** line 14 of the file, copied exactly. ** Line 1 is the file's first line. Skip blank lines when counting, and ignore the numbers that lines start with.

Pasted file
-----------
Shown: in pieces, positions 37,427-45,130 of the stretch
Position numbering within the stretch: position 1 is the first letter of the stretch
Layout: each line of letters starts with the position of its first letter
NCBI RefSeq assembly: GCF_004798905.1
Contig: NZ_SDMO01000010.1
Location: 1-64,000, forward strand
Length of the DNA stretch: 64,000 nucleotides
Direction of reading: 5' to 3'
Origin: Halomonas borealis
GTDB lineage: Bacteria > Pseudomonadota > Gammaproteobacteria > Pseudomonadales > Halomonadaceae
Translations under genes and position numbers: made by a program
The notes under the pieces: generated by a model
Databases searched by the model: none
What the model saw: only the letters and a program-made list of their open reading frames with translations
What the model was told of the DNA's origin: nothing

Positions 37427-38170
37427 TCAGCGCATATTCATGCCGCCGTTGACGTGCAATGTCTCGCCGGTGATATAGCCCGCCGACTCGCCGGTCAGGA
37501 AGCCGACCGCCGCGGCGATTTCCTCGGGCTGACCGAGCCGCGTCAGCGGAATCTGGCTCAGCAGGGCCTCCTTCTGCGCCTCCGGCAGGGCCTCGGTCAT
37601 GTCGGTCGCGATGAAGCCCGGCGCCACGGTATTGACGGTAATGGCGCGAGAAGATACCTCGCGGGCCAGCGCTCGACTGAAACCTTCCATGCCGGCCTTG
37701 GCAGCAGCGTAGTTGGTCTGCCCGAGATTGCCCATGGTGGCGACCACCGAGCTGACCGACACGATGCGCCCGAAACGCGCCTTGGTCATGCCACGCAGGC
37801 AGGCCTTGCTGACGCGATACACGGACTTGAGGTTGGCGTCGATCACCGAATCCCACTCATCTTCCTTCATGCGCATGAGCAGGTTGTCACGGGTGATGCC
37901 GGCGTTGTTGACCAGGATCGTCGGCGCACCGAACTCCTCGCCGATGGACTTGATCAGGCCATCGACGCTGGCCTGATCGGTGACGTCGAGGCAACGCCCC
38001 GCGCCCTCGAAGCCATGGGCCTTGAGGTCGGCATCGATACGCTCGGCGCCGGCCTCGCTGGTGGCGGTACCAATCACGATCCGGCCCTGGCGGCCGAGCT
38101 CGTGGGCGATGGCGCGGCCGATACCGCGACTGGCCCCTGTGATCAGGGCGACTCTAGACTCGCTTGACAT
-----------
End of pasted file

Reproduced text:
What the model saw: only the letters and a program-made list of their open reading frames with translations